The federal investigation revealed Thursday into how Florida State handled rape accusations against star quarterback Jameis Winston goes beyond sports.
Title IX's guidelines for schools to provide equal athletic opportunities for men and women are well known, but the federal law also governs how they treat sex discrimination, including harassment and rape.
The shift in the 40-year-old law stems from a 2011 Department of Education memo that charged schools with a massive task: change the culture of on-campus sexual violence.
"Just about all the campuses in America were unprepared for that," said Peter Lake, director of Stetson University's Center for Excellence in Higher Education Law and Policy.
"I don't think most of them knew it was coming."
And many are still trying to figure out how to deal with it.
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The Department of Education's investigation into FSU centers on Title IX's two separate prongs: Did the school respond to the December 2012 accusations in a "prompt and equitable manner," and did its actions result in a "hostile educational environment?"
If a school "knows or reasonably should know" about an incident, regardless of when it happened, it must investigate, remedy and resolve it. A school's inquiry is separate from criminal investigations, must be "prompt, thorough and impartial," and should last about 60 days, according to federal guidelines.
FSU didn't hold an informal hearing until January, according to a time line from deadspin.com, 13 months after the allegations were reported to campus police, 11/2 months after prosecutors declined to file charges and a few weeks after Winston led the Seminoles to the national championship.
"It's not a specific time limit, but there's no question you're on a shot clock," Lake said. "You can't just lollygag with things."
Although the expectation is clear, it doesn't always happen, said Nancy Hogshead-Makar, the Women's Sports Foundation's senior director of advocacy.
Whether it's a lack of funding, understanding or resources, some schools don't quickly respond to allegations.
"One of the main issues is throwing their hands up in the air: 'We really don't know how to resolve this,' " said Hogshead-Makar, a former Olympic swimmer who has served as an expert in several Title IX cases. "I get it. You don't know, but that's an opportunity to figure out how to resolve it."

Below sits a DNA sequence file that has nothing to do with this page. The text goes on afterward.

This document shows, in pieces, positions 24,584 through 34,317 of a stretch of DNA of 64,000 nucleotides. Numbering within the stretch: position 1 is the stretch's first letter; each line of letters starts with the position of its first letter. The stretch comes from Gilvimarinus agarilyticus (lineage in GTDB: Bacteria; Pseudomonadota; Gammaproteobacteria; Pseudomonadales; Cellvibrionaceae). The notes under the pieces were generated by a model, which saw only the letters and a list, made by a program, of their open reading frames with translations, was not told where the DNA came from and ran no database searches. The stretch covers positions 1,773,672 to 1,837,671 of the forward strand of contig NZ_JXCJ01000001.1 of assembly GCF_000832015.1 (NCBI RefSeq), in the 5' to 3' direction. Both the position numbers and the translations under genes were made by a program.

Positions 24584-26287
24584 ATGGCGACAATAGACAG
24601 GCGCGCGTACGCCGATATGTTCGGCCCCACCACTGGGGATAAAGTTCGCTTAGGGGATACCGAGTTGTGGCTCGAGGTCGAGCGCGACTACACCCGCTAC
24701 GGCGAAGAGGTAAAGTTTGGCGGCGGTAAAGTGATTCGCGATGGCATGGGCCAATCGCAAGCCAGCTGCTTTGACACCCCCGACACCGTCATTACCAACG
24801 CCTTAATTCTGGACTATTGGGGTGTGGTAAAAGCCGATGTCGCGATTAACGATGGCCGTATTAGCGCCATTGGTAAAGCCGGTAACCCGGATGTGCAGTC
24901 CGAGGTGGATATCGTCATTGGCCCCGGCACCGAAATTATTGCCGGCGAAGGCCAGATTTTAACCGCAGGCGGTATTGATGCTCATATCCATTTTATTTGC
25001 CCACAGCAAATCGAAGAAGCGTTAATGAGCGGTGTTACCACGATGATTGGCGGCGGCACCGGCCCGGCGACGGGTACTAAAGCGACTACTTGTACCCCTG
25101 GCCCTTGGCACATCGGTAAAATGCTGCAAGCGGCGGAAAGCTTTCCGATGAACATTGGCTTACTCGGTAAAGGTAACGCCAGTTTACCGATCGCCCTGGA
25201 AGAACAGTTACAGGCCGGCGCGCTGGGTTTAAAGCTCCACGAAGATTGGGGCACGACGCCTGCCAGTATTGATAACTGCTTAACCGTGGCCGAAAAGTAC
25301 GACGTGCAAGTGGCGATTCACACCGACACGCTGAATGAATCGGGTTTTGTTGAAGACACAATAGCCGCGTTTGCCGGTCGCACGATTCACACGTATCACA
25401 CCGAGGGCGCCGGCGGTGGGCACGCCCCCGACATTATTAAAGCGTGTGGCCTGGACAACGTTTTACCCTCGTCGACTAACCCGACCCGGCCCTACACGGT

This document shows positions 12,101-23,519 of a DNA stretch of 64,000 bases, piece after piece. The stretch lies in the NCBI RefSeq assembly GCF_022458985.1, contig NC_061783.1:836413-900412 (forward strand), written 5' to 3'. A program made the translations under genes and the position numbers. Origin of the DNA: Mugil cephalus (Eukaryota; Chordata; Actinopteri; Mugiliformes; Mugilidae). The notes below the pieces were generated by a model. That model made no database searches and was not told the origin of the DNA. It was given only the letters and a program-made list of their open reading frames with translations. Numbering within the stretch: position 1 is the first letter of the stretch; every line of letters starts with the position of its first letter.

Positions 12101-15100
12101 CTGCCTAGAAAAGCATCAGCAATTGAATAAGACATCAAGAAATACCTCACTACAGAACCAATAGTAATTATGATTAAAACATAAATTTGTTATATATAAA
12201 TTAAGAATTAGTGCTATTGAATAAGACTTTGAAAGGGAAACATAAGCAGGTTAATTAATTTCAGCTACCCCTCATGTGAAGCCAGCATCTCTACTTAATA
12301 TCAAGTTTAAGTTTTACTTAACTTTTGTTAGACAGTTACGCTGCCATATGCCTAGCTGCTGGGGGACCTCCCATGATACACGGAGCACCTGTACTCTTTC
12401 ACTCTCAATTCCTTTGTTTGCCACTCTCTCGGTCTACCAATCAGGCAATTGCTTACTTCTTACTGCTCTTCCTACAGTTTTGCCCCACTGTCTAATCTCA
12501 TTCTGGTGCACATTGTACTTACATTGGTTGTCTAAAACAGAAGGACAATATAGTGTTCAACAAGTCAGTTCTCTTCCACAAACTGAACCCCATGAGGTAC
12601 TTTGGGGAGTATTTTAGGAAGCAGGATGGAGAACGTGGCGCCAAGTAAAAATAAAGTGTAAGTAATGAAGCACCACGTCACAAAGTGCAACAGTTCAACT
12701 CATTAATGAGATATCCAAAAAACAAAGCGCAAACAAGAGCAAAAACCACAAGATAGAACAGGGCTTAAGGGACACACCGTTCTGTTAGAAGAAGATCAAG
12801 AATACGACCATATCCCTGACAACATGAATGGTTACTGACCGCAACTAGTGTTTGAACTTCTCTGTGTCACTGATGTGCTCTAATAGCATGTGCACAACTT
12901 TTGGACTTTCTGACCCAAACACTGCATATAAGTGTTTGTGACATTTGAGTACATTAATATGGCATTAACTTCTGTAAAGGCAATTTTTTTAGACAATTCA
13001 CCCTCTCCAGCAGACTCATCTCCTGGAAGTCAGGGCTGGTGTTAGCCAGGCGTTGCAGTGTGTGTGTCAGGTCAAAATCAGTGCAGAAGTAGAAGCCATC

Title IX calls for university inquiries to end with a conduct hearing, during which both sides tell their stories and present evidence. Those meetings can end in controversy.
The law requires schools to have a lower threshold for guilt than criminal trials. Instead of proving guilt "beyond a reasonable doubt," universities must have only a "preponderance of evidence" that a violation occurred. That means if it's 50.1 percent likely someone was assaulted, then the perpetrator should be punished.
In August 2012, basketball player Dez Wells was dismissed from Xavier in a sexual assault case even though he was never charged with a crime. He has since filed a lawsuit, which is pending, against his former school.
"There is a real concern that in an attempt to get rapists off campus, there's warlock hunting going on at the expense of the rights of accused individuals," Lake said.
The lower burden of proof exists for several reasons, said Brett Sokolow, the Association of Title IX Administrators' executive director.
Because punishments are weaker than in criminal courts, the standards of guilt are, too. A higher bar would put a greater burden on the woman, which would inject gender discrimination into a law designed for equality.
"The preponderance standard is the only standard that is gender equitable," said Sokolow, who spoke generally and not about any specific case.
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Title IX's public focus began to shift from sports to sexual assault in a 2011 memo from the Department of Education's Office for Civil Rights. That 19-page letter told universities sexual assault is a form of gender discrimination because it hurts students' educational rights.
"That was a wake-up call that we needed to do more," said Jose E. Hernandez, USF's Title IX coordinator.
Lawsuits or inquiries have popped up at dozens of schools since; from large, public universities (Penn State, Michigan State) to small, private ones (Occidental College in Los Angeles, Hanover College in Indiana). A resolution can take months or years.
If the Department of Education finds that FSU violated Title IX, it has two options: do nothing or take away its funding — a punishment that has never been handed down.
"It gives them one hammer, which is withdraw federal funds," Hogshead-Makar said.
FSU also could face a lawsuit from the accuser's two Title IX attorneys, Baine Kerr and John Clune. Plaintiffs in civil suits can receive money, but courts generally look for patterns and are less interested in isolated incidents than the government's investigators.
The case against FSU reveals one of the challenges schools face with Title IX. Because any ruling for one school could change the standards for everyone else, some experts say officials believe they're trying to hit a moving target.
"Not only is it moving, but it's hazy," said Lake, the Stetson professor.
Universities go to training exercises to try to understand the complex guidelines that vary by case.
How do you balance public safety with student and health privacy laws? Are the schools' responsibilities the same for off-campus incidents? What should investigators do if a woman stops cooperating? Must university police share confidential information with administrators if it violates state law?
"Every college administrator I know," Sokolow said, "would like more information on how to do that right."
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